The Panthers said it wasn't personal, but it felt that way. The rationalizations trickled in from sources within the team: Smith wasn't a leader. He was a distraction. Quarterback Cam Newton, with whom he had publicly argued on the sidelines, could never really lead Carolina with Smith there. "Really, just trying to create a perception to justify why they let me go," he says. "I didn't always say things the right way; there are a lot of things I regret. But the one thing I don't regret is how I played. Broke my forearm. Got concussions. Broke my leg in half. Played in a playoff game less than a month after a [PCL] sprain. Then, this."
In the aftermath Smith exchanged text messages with Johnny Lundy, his close friend and former college teammate at Utah. Smith was working on his sixth trick, one he'd perfected early in life: internalize slights. "Time for me to write a new chapter," he typed to Lundy. "Hopefully somebody gives this old dude a second chance."
THE DAY after his release, Smith scheduled a trip to Baltimore. At the airport he spoke on the phone with Bill Belichick and Mike McCoy, his first position coach in Carolina, who became the head man with the Chargers in 2013. Afterward Smith met with three members of the Ravens' staff: coach John Harbaugh, receivers coach Bobby Engram and GM Ozzie Newsome. He was working on his seventh trick: sell yourself.
That's what Newsome wanted. He looked Smith in the eye and told him Baltimore searched for certain kinds of players, those who exuded toughness and ran toward expectations. Players like Smith. (The Ravens, in fact, had tried to trade for him in previous seasons.) "Steve likes to express himself," Newsome says, "and we felt we could provide an environment where Steve could be Steve."
Without visiting any other teams, Smith signed a three-year deal for $10.5 million, with $3.5 million guaranteed, plus incentives for playing time. And Harbaugh sweetened the package with veteran perks: Smith could fly home to his family in Charlotte after away games, and he could take certain practice days off in-season to conserve energy.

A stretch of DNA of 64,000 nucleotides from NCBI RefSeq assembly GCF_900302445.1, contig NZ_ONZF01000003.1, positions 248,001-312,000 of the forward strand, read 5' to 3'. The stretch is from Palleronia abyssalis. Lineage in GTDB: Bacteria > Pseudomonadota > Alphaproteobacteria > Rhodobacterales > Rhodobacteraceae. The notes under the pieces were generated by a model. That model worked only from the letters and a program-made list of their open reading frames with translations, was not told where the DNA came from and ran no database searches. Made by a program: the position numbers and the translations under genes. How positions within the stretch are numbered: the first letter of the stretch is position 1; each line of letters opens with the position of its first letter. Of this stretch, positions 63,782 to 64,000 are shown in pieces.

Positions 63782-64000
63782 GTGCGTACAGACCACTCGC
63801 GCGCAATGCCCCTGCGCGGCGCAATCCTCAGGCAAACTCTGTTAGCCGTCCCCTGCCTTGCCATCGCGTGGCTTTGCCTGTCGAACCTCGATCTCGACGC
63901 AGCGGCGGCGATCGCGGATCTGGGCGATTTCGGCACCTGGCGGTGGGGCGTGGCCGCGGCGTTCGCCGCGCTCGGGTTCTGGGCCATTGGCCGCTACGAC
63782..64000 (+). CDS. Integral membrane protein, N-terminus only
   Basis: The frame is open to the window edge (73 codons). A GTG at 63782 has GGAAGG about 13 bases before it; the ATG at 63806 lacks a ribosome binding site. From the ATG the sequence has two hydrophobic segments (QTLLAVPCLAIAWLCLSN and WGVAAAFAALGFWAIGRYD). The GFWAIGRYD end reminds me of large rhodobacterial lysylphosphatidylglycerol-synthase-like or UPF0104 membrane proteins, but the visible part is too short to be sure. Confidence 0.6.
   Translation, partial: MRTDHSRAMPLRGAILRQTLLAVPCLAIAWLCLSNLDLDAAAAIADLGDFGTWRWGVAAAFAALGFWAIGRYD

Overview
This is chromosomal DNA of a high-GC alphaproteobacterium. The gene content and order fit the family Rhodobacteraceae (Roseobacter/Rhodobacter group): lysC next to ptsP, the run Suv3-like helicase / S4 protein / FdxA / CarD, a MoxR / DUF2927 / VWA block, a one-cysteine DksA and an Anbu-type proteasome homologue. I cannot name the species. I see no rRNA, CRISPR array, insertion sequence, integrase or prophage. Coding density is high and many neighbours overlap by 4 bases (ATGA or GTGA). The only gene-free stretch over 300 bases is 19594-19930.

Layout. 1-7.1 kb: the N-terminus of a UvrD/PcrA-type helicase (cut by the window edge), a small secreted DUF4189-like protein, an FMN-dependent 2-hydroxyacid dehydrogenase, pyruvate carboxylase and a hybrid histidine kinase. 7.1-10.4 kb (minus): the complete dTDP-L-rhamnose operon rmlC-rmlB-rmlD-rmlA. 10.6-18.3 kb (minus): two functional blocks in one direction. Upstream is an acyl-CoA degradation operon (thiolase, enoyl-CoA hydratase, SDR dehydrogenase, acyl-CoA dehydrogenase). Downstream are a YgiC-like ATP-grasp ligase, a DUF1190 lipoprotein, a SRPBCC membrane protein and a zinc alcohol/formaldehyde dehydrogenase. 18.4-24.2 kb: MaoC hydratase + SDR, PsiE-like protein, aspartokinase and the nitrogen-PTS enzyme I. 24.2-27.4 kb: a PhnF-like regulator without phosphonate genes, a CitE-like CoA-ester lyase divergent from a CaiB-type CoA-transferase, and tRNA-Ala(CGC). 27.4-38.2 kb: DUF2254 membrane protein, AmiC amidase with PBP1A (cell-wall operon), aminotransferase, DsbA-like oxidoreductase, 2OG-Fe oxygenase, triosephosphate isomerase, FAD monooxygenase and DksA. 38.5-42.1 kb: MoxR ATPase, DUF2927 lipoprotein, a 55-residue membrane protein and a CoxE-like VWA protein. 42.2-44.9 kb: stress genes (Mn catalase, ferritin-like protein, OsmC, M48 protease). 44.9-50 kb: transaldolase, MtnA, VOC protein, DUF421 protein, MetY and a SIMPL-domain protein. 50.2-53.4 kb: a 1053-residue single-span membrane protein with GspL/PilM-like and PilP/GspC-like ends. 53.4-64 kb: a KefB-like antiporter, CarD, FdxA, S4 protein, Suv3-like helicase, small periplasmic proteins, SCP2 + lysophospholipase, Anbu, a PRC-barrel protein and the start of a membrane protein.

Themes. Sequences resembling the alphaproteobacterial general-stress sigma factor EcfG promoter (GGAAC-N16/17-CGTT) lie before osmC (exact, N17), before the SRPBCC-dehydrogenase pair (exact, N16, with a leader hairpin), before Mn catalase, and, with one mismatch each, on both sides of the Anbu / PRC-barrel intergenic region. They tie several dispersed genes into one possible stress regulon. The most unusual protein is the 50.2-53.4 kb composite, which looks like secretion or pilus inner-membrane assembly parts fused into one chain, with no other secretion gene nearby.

At training camp, teammates approached Smith with a mixture of awe and curiosity. "I remember growing up watching him," says second-year receiver Marlon Brown. "I'm wondering, Who's this small guy always getting into fights with people?"
The receiver Brown saw in Baltimore carried himself the same way he had in Carolina, where one former road roommate, Kealoha Pilares, remembers Smith sitting in the front row at meetings, his chair off limits to teammates, same as the foot massager that he used throughout film sessions (that's the eighth trick). He still boasted of his hand strength—one of the smallest guys on the field with a power handshake that made linemen cringe. He still woke up early on game days to read.
On the field, too, he was the same old Smith. He caught seven passes for 118 yards in Baltimore's opener, six for 71 in Week 2, five for 101 in Week 3. In Week 8 he fought off a defender, hauled in a long pass, spun, shook off another defender and scored an apparent game-winning 80-yard touchdown against the Bengals, only to be whistled for offensive pass interference on a play that Harbaugh called "one of the greatest I've ever seen." In Week 10, Smith body-slammed 246-pound Titans linebacker Avery Williamson on a run block, then called out Tennessee's strength coach to reporters, just for fun. Last week he promised to spend the $5 million still owed to him by the Panthers on a bye-week vacation.
As if he hadn't already embarrassed his former team enough. In Week 4, at home against Carolina, Smith rang up 139 receiving yards and scored twice, becoming the oldest player in NFL history to accumulate 400 receiving yards in the first four games of a season. Late in that game, cameras captured Smith on the sideline as he mimicked hammering the final nail into an imaginary coffin. "You're dead!" he said. "Take your a-- back to Carolina. Make sure you done mow my lawn, too, while you're out there."
THE NINTH trick: expect nothing; want one thing.
Ever since he'd watched Jerry Rice, when he was a kid in L.A., Smith never wanted anything but to play football. Later, he came into possession of a football card: CARL PICKENS, 1,000-yard club. He wanted to join.
Back then he went by Stevonne, his given name. Stevonne ran track and played football at University High in L.A., at least when he was eligible. He had some academic issues. "He was always getting in scraps, fighting all the time," says his offensive coordinator at the time, Gifford Lindheim. "Of all the guys I've coached—and I've coached thousands—I really didn't think he'd be the guy with a 14-year NFL career. He was out to prove everybody wrong."